Retailers Could Charge New Credit Card Fee
The next time you make a purchase using a credit card, take a good look at the receipt.
You could be paying a new fee. Retailers now have the option to pass on to consumers the fees that credit card companies charge for processing transactions.
Under a settlement last summer between U.S. retailers and major credit card firms Visa and MasterCard, merchants now can pass on the cost of the "swipe fee" that they pay the credit card company -- usually 1.5 to 4 percent of the purchase -- by charging the customer a new "checkout fee" equal to the "swipe fee."
Sunday was the first day retailers could begin charging the fees.
Several large retail chains, including McDonald's, Target and WalMart, have said they will not add surcharges to credit card purchases. And judging from reactions by several local retailers, the region likely won't be hit with new "checkout fees" anytime soon.
For years, scattered filling stations across the metro area have been charging a higher price for fuel to credit card customers than those paying with cash.
The trend has risen along with the price of gasoline over about a decade and the difference is often roughly equivalent to a "swipe fee." But station owners have typically characterized the price differentiation as a "cash discount" rather than a "swipe fee."
Most local retailers, however, say adding a "checkout fee" would be a poor way to build or retain customer loyalty in a highly competitive sector.
"Passing [the swipe fee] along? We're not going to do that," said Gary Fitzpatrick, who with his wife, Molly, owns Learning Express toy stores in metro Toledo and Ann Arbor.
"I just don't think it's worth it for the amount of money involved," he said, noting that the fee is a dime or less on small transactions.
"The chatter on the Learning Express Web site showed that some other stores in other states were talking about it. But they're not going to do it either," Mr. Fitzpatrick said.
"In fact, I haven't seen anybody who has said they're going to do it. It would generate more ill will than benefit."
At the Appliance Center in Maumee, sales manager John Nickoloff said he couldn't see the store adding the fee.
"It's all part of the way we do business. We've offered free delivery for decades. People say, 'How do you stay in business? And we say, 'Well, we've just always offered free delivery. It's how we do business and treat our customers.' "
Rob Armstrong, vice president of Bennett Enterprises, which owns area Ralphie's, Frisch's Big Boy, and four area hotels including the Holiday Inn French Quarter in Perrysburg Township, said although credit card costs are an increasing concern, passing them on to consumers would not be good business.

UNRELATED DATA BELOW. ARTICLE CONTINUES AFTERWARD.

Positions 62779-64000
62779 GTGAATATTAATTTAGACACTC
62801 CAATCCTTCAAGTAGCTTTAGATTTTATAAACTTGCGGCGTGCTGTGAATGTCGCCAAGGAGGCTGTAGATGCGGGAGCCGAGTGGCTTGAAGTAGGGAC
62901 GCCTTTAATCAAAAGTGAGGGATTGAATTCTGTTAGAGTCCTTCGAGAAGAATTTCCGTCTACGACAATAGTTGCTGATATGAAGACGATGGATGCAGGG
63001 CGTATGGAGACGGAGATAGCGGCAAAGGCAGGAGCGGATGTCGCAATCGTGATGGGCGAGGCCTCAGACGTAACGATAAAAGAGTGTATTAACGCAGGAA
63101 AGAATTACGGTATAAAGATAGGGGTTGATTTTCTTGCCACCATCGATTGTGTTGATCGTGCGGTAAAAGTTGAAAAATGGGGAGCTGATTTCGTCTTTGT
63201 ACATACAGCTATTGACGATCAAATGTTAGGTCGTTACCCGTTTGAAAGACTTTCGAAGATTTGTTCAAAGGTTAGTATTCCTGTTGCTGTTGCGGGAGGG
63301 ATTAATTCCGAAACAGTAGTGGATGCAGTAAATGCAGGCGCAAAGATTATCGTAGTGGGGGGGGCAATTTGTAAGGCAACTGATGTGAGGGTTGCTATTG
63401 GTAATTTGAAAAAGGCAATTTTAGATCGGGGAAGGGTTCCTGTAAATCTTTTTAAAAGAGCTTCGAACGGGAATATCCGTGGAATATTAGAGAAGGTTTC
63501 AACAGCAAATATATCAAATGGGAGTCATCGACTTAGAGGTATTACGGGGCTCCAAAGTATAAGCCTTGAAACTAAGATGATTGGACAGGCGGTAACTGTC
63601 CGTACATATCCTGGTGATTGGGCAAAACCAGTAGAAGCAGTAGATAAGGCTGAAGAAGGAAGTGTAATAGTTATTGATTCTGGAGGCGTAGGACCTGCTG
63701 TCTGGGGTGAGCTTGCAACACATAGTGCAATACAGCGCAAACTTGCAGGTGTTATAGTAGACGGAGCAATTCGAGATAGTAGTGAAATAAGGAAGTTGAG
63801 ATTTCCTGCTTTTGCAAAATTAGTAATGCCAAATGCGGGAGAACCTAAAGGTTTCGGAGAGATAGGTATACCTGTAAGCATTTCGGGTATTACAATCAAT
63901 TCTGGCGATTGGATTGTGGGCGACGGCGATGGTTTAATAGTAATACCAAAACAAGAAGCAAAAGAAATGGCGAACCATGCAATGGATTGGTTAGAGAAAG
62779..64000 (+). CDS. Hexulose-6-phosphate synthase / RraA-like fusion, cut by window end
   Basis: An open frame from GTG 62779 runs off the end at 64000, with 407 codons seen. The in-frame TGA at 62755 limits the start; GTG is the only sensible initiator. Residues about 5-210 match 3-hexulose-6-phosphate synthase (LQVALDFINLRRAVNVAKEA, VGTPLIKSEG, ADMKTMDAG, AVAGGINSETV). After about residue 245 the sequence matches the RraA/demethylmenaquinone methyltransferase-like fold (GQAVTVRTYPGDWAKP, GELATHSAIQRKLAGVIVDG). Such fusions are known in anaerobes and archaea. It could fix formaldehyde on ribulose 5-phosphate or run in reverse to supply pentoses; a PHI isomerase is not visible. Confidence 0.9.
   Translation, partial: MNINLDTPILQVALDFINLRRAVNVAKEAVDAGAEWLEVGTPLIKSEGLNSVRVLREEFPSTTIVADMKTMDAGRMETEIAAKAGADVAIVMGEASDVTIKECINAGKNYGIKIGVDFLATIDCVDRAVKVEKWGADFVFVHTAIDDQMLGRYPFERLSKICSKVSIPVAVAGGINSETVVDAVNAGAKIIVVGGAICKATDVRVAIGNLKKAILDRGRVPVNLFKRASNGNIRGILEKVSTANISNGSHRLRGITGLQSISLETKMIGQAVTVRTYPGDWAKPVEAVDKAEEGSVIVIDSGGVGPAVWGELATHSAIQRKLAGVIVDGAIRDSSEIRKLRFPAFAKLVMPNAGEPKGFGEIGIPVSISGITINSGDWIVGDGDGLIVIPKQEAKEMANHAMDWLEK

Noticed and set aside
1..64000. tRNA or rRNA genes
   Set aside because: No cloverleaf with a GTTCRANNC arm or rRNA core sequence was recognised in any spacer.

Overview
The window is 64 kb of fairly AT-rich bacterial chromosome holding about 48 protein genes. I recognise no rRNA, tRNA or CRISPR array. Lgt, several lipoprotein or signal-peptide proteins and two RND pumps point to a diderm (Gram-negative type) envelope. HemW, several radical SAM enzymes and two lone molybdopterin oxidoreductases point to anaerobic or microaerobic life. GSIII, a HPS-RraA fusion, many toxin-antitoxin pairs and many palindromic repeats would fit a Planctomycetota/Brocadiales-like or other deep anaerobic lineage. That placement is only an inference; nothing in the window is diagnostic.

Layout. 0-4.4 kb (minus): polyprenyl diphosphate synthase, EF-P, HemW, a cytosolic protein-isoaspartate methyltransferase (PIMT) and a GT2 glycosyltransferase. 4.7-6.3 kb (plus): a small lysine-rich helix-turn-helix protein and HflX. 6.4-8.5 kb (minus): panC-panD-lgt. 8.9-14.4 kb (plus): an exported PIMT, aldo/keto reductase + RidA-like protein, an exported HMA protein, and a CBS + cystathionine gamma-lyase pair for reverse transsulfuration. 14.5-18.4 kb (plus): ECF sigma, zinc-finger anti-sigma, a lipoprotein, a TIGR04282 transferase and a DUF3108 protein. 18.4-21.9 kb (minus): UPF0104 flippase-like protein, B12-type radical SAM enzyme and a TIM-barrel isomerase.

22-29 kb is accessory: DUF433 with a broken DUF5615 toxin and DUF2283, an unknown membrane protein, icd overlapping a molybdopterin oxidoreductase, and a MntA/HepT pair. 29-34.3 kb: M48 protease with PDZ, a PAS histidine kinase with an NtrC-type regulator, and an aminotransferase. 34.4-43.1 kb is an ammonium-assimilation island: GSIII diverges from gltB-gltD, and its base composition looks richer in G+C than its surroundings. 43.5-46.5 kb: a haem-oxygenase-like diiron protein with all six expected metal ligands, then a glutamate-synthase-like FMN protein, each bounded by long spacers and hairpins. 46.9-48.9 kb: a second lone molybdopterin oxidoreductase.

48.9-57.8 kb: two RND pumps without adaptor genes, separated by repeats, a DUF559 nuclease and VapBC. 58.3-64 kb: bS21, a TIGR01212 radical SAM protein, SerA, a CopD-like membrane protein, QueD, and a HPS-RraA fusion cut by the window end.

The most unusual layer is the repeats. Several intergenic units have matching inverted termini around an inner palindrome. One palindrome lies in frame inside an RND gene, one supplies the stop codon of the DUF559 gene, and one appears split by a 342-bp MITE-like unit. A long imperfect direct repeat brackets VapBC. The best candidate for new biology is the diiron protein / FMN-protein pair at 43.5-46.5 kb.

"Credit card fees are a growing cost to retail and hospitality businesses as merchant processing services charge ever-increasing fees and consumers increase their use of plastic versus cash," Armstrong said.
"In 2012, credit card processing fees were 1.5 percent of revenues for our Ralphies, Frisch's Big Boy, and hotel operations. This is roughly the same amount we paid for water and sewer services at our twenty-four locations."
Nonetheless, "we have no intention of trying to pass any of this cost on to the consumer in new fees and doubt that it would be well-received by the consuming public for any merchant who does."
The Andersons Inc. is like-minded, said Debra Crow, spokesman for the Maumee firm, which includes general stores.
"We are very much focused on our customer relations. It's not worth damaging a relationship with a customer that you have established over the years just to recoup a couple of bucks," she said.
Barry Greenblatt, owner of Barry Bagels restaurants, said the "swipe fee" issue is "almost a nonevent" from a retailer's perspective.
"I don't think it's anything we're going to do," he said.
"If everybody were to start doing it, I guess we would say we'd revisit it then but even then I don't know about that," he said.
"It's tough enough to stay afloat, and you've been paying this [swipe fee] for 40 years, and all of a sudden you're going to start charging your customers for this?
"I don't think so," Greenblatt said.